Authors: Barkworth, Mary E.; Watson, Mark; Barrie, Fred R.; Belyaeva, Irina V.; Chung, Richard C. K.; Dasková, Jirina; Davidse, Gerrit; Dönmez, Ali A.; Doweld, Alexander B.; Dressler, Stefan; Flann, Christina; Gandhi, Kanchi; Geltman, Dmitry; Glen, Hugh F.; Greuter, Werner; Head, Martin J.; Jahn, Regine; Janarthanam, Malapati K.; Katinas, Liliana; Kirk, Paul M.; Klazenga, Niels; Kusber, Wolf-Henning; Kvacek, Jirí; Malécot, Valéry; Mann, David G.; Marhold, Karol; Nagamasu, Hidetoshi; Nicolson, Nicky; Paton, Alan; Patterson, David J.; Price, Michelle J.; van Reine, Willem F Prud' Homme; Schneider, Craig W.; Sennikov, Alexander; Smith, Gideon F.; Stevens, Peter F.; Yang, Zhu-Liang; Zhang, Xian-Chun; Zuccarello, Giuseppe C.
Publication Date: 2016.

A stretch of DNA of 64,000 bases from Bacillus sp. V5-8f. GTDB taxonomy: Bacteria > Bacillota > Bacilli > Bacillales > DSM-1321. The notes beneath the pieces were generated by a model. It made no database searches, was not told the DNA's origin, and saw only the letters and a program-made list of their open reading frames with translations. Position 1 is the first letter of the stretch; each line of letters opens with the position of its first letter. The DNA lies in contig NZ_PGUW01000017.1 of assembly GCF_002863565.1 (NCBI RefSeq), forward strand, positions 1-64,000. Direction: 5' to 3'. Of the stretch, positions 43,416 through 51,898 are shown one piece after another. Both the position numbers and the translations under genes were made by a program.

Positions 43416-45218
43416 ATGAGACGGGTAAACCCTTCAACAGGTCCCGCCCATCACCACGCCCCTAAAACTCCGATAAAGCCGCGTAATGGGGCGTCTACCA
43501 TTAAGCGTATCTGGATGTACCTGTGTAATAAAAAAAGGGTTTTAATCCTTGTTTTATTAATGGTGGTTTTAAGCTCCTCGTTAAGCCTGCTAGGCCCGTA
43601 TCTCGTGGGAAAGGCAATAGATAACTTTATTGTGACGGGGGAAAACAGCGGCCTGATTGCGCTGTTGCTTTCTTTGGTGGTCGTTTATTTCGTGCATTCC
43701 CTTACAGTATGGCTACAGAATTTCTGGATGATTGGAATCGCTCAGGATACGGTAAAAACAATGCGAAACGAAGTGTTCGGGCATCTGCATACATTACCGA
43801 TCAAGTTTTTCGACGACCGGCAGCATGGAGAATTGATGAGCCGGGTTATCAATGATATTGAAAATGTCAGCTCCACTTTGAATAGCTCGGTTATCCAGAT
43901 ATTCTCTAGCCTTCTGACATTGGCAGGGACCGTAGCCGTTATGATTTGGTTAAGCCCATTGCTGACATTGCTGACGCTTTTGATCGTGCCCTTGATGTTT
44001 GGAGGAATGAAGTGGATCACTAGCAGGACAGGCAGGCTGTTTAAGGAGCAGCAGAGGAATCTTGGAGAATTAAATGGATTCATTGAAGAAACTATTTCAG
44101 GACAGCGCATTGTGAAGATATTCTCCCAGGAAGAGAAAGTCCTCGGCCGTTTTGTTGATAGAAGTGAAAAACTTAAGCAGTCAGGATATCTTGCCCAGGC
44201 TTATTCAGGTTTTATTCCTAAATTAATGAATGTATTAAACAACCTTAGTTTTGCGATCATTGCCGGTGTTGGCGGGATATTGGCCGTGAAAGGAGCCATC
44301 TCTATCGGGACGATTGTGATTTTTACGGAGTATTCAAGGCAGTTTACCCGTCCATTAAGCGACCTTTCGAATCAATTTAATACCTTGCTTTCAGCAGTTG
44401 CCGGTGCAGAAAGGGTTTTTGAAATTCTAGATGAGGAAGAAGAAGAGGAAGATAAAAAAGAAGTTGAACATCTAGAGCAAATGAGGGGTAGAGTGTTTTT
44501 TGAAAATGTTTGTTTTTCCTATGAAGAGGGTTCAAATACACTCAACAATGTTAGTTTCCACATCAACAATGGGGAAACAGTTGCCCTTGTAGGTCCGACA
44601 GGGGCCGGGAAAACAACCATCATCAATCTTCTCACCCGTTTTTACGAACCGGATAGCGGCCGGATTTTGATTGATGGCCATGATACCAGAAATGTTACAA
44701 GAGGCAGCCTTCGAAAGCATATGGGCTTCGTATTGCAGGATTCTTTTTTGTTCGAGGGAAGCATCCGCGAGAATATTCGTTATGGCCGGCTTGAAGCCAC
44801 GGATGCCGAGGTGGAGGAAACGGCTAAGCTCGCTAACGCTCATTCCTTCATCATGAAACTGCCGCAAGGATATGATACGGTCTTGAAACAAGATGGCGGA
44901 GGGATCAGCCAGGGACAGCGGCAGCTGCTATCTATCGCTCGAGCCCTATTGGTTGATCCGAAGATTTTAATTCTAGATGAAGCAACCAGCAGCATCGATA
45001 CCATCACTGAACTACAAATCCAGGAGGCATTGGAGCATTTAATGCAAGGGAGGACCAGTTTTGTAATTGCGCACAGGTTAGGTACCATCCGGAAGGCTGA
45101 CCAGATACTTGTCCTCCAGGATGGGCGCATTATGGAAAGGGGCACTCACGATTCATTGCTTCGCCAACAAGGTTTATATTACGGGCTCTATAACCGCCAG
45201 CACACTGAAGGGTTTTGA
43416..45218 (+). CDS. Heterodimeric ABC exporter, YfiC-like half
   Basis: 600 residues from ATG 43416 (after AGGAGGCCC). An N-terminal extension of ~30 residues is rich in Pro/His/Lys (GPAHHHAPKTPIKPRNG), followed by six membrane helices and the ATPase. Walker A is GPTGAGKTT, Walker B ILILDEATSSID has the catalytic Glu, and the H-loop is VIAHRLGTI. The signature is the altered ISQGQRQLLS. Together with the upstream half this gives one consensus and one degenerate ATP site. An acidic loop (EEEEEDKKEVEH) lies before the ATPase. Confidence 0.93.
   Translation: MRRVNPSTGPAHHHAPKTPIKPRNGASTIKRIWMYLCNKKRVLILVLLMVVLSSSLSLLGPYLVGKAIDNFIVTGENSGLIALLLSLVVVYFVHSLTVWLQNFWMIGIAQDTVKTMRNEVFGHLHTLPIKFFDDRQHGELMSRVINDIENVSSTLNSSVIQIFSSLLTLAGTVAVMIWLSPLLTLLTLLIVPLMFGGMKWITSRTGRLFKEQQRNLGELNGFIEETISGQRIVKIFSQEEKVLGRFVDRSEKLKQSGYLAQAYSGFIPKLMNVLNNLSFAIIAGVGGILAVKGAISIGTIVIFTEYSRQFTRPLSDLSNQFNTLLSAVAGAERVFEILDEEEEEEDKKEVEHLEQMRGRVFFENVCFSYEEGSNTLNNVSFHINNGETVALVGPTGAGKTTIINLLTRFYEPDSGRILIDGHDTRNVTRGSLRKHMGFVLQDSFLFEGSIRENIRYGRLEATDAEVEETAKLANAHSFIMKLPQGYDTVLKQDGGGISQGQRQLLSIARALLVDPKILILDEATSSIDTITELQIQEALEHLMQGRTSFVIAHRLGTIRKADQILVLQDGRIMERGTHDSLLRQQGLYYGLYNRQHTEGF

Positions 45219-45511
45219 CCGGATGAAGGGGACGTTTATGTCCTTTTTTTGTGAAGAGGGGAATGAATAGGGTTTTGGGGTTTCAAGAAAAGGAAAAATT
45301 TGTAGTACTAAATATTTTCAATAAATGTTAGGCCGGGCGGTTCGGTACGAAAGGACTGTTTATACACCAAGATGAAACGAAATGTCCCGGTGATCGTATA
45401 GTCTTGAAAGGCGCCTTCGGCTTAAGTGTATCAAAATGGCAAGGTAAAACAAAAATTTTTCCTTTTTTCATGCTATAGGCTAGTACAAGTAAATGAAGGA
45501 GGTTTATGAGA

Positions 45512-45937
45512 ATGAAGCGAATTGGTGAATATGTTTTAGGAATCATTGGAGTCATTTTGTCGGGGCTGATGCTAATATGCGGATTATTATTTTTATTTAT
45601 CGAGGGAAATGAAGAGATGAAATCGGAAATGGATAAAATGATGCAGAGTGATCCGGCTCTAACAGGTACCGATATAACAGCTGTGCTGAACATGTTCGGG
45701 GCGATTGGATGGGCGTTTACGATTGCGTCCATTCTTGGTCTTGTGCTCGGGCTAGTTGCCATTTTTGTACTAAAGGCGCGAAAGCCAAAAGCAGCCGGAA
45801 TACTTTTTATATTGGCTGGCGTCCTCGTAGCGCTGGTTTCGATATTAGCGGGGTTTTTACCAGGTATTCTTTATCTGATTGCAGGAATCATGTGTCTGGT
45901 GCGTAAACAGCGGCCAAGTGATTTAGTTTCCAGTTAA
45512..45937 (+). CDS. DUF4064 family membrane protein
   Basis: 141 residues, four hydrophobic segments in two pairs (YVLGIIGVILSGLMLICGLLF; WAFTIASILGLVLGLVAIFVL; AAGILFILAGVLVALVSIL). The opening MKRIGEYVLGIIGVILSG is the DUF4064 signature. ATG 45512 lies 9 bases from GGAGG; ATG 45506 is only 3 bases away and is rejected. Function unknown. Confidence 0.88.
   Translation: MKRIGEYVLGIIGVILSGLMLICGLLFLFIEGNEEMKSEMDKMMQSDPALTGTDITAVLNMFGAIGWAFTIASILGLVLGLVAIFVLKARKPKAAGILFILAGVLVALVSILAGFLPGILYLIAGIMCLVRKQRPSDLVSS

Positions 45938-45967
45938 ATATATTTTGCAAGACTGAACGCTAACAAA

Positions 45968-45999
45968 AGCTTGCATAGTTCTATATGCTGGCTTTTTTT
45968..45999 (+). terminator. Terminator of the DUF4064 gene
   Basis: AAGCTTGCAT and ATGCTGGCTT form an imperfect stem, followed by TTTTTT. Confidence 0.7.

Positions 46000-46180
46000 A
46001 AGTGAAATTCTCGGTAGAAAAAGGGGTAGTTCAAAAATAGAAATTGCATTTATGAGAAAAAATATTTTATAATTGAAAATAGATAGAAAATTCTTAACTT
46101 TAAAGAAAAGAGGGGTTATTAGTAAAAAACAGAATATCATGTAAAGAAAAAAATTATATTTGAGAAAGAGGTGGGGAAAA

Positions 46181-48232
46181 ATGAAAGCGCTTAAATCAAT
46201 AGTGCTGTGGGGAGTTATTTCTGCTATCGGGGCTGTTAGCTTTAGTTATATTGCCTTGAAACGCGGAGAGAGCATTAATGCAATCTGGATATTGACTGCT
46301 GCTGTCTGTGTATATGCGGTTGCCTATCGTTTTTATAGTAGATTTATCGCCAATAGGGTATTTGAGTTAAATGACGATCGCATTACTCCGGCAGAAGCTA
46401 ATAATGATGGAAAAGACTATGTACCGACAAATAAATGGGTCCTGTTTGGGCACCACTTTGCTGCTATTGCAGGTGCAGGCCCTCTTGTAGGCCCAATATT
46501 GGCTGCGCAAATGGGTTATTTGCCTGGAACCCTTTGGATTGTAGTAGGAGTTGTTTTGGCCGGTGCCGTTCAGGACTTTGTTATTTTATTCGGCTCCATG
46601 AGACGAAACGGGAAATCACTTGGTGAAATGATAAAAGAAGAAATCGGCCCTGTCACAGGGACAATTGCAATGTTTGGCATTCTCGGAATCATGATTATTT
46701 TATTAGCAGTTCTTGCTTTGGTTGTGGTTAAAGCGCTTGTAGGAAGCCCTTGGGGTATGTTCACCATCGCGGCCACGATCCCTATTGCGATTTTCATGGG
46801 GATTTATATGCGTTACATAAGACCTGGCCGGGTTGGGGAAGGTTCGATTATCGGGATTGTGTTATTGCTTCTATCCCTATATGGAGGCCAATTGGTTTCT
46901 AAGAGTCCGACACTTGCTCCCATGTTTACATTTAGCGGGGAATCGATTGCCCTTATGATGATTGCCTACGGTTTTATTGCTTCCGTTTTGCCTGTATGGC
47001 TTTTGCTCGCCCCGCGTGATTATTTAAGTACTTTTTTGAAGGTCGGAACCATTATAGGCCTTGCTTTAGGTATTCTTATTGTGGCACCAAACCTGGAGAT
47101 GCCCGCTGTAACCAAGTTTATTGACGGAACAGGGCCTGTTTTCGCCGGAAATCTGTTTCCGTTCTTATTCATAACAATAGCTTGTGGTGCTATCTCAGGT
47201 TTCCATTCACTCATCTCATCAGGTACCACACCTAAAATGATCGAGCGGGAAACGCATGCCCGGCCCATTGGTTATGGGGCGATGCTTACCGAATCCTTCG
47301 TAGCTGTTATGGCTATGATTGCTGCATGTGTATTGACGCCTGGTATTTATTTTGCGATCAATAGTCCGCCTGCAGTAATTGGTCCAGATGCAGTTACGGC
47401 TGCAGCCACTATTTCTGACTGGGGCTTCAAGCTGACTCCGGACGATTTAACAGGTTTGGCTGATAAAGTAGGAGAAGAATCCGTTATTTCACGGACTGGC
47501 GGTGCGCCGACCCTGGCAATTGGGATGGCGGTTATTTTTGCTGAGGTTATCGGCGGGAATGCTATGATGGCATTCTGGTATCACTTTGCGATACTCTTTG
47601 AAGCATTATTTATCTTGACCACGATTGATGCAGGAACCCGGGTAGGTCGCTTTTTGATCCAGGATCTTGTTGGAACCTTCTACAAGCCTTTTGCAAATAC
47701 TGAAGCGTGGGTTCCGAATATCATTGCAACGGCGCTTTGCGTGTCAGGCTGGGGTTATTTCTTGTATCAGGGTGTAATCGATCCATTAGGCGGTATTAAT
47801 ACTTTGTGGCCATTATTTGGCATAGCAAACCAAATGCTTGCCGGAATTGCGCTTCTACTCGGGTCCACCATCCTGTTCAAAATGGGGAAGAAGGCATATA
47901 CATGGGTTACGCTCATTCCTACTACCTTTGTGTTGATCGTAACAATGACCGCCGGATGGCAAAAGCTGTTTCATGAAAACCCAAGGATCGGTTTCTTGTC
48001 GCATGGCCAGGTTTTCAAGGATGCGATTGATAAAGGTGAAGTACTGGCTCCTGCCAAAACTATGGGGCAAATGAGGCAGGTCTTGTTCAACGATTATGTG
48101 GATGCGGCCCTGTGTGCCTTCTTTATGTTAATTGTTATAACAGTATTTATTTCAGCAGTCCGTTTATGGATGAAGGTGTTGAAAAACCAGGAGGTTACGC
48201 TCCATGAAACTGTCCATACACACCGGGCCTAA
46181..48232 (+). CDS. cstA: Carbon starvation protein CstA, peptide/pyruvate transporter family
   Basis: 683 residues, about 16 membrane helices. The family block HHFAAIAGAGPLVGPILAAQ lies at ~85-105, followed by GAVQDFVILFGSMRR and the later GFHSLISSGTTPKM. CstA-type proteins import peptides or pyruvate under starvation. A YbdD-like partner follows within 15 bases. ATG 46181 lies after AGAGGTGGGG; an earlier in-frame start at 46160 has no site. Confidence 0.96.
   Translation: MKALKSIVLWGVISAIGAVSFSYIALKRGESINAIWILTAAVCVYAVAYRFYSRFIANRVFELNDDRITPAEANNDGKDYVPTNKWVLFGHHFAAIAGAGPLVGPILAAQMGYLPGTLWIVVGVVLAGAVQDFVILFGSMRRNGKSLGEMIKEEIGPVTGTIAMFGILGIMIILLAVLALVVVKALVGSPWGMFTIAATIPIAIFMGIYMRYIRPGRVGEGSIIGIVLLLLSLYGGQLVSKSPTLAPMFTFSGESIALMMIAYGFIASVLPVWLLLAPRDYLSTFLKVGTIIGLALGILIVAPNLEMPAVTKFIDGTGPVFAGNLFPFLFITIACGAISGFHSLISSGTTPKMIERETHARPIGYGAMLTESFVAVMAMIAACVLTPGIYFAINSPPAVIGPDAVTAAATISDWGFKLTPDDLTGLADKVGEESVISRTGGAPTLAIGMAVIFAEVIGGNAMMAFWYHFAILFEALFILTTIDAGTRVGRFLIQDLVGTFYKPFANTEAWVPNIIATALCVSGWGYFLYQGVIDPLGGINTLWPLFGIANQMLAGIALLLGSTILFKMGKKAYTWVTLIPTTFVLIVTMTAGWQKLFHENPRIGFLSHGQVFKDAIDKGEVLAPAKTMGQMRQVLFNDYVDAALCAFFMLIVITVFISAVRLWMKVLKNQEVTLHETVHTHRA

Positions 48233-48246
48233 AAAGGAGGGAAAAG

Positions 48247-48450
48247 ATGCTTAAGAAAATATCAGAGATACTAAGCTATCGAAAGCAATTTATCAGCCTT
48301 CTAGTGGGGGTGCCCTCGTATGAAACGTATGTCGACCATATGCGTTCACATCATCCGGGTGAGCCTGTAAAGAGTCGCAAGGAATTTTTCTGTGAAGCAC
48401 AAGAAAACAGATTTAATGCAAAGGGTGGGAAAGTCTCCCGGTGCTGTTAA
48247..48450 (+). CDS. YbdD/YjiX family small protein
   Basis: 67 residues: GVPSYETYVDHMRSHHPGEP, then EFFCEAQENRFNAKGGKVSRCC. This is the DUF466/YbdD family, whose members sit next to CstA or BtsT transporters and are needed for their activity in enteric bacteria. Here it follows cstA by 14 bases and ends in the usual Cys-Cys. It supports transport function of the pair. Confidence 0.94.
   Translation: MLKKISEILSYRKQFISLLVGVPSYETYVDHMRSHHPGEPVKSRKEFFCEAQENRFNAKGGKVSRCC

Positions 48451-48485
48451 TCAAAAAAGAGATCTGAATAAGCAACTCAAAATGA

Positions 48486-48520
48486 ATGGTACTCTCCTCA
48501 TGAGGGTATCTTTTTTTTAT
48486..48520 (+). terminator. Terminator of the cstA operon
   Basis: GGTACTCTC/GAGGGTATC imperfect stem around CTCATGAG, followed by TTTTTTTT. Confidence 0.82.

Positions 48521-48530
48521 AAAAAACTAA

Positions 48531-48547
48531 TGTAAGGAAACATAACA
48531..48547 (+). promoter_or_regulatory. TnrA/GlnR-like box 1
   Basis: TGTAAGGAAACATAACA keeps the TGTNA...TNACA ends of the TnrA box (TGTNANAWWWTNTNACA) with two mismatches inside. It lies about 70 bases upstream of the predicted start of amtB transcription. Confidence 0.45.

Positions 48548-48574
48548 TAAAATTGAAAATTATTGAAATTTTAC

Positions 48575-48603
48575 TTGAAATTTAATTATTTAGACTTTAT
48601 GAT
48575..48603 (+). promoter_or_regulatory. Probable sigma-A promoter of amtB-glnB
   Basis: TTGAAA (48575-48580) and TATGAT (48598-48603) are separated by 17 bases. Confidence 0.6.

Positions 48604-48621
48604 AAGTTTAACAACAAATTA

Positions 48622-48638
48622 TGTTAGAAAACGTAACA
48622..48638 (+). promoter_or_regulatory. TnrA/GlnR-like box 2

The Melbourne Congress of 2011 authorized a Special Committee on Registration of Algal and Plant Names (including fossils), which was established the following year (Wilson in Taxon 61: 878–879. 2012). Its explicit mandate was “to consider what would be involved in registering algal and plant names (including fossils), using a procedure analogous to that for fungal names agreed upon in Melbourne and included in the Code as Art. 42”, but expectations at the Nomenclature Section in Melbourne went farther than that. There was the hope that registration systems for at least some of the main groups would soon be set up, to be used and tested on a voluntary basis and, if found to be generally accepted, would persuade the subsequent Congress in Shenzhen, in 2017, to declare registration of new names an additional requirement for valid publication. The Melbourne Congress also approved mandatory registration of nomenclatural novelties in fungi, starting on 1 Jan 2013. The new Art. 42 of the Code (McNeill & al. in Regnum Veg. 154. 2012) requires authors to register any fungal nomenclatural novelty, prior to publication, with a recognized repository, whereupon they are provided with a unique identifier for each name, to be included in the protologue along with other Code-mandated information. Years before registration became mandatory, mycologists had been encouraged, often prompted by journal editors, to register their nomenclatural novelties prior to publication. Most complied. Consequently, when mandatory registration was proposed, it had strong support from the mycological community. There are currently three recognized repositories for fungal names. They vary somewhat in how they operate, but they share records of their registered novelties as soon as publication has been effected. One consequence of implementing mandatory registration is that locating new fungal names and combinations and associated protologue information is much simpler now than it was before. This makes it easier to incorporate the information into taxonomic studies and to update taxonomic treatments, inventories, and indices. A corollary is that, no matter what publication outlet an author chooses, the name cannot fail to be noticed. The positive experience in mycology makes extension of the registration concept to plants and algae a compelling idea. That experience shows that the best way to make mandatory registration of nomenclatural novelties palatable to botanists and phycologists is the establishment of trial registration at repositories with a history of involvement in and commitment to the indexing of names. Trial registration enables users to acquaint themselves with registration procedures, make suggestions on how they might be improved, and appreciate, by personal experience, the benefits of registration. Unfortunately, the task of establishing such repositories proved to be more complex and time-consuming than had been foreseen. Substantial progress has been made in the establishment of such centres (Barkworth & al., in this issue, pp. 670–672) but the Committee is not in a position to make firm proposals to regulate registration procedures, even less to make registration mandatory from a concrete future date. Nevertheless, the Committee sees it as imperative that the Shenzhen Congress be offered the opportunity to move forward with registration without having to wait six more years. In this spirit, we offer the proposals below. Proposal (276) would declare registration an ongoing concern of the botanical, mycological, and phycological community and provide the basic structure for making it possible. Proposal (277) and Prop. (278) would, in addition, define a flexible framework within which a system of voluntary registration could be developed for various categories of organisms. Proposal (279) would provide for future mandatory registration in a way that does not depend on the six-year intervals between International Botanical Congresses. Presentation of each proposal is followed by a summary of the support received from members of the Committee.